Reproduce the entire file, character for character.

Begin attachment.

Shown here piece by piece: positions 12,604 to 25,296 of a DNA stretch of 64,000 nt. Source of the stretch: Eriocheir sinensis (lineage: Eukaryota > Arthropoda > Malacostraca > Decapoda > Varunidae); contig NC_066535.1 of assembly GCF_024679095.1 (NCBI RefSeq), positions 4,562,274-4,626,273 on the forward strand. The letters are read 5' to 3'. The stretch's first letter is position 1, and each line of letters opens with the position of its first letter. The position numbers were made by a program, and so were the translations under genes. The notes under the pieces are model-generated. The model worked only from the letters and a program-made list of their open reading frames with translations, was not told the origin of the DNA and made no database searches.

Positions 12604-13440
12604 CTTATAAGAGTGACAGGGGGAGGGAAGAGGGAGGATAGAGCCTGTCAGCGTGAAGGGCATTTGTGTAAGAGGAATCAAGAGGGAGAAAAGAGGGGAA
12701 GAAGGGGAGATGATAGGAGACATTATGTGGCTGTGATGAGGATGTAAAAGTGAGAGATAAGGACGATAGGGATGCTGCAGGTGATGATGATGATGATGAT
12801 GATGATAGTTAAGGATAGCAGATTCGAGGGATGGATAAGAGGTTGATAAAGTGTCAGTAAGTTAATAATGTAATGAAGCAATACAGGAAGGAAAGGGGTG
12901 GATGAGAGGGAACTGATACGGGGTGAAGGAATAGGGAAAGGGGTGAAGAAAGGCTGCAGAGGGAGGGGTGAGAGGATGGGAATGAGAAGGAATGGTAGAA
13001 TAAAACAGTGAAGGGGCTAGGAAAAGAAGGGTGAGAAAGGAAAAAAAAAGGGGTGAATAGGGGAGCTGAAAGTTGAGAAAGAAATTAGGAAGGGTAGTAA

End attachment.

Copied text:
Shown here piece by piece: positions 12,604 to 25,296 of a DNA stretch of 64,000 nt. Source of the stretch: Eriocheir sinensis (lineage: Eukaryota > Arthropoda > Malacostraca > Decapoda > Varunidae); contig NC_066535.1 of assembly GCF_024679095.1 (NCBI RefSeq), positions 4,562,274-4,626,273 on the forward strand. The letters are read 5' to 3'. The stretch's first letter is position 1, and each line of letters opens with the position of its first letter. The position numbers were made by a program, and so were the translations under genes. The notes under the pieces are model-generated. The model worked only from the letters and a program-made list of their open reading frames with translations, was not told the origin of the DNA and made no database searches.

Positions 12604-13440
12604 CTTATAAGAGTGACAGGGGGAGGGAAGAGGGAGGATAGAGCCTGTCAGCGTGAAGGGCATTTGTGTAAGAGGAATCAAGAGGGAGAAAAGAGGGGAA
12701 GAAGGGGAGATGATAGGAGACATTATGTGGCTGTGATGAGGATGTAAAAGTGAGAGATAAGGACGATAGGGATGCTGCAGGTGATGATGATGATGATGAT
12801 GATGATAGTTAAGGATAGCAGATTCGAGGGATGGATAAGAGGTTGATAAAGTGTCAGTAAGTTAATAATGTAATGAAGCAATACAGGAAGGAAAGGGGTG
12901 GATGAGAGGGAACTGATACGGGGTGAAGGAATAGGGAAAGGGGTGAAGAAAGGCTGCAGAGGGAGGGGTGAGAGGATGGGAATGAGAAGGAATGGTAGAA
13001 TAAAACAGTGAAGGGGCTAGGAAAAGAAGGGTGAGAAAGGAAAAAAAAAGGGGTGAATAGGGGAGCTGAAAGTTGAGAAAGAAATTAGGAAGGGTAGTAA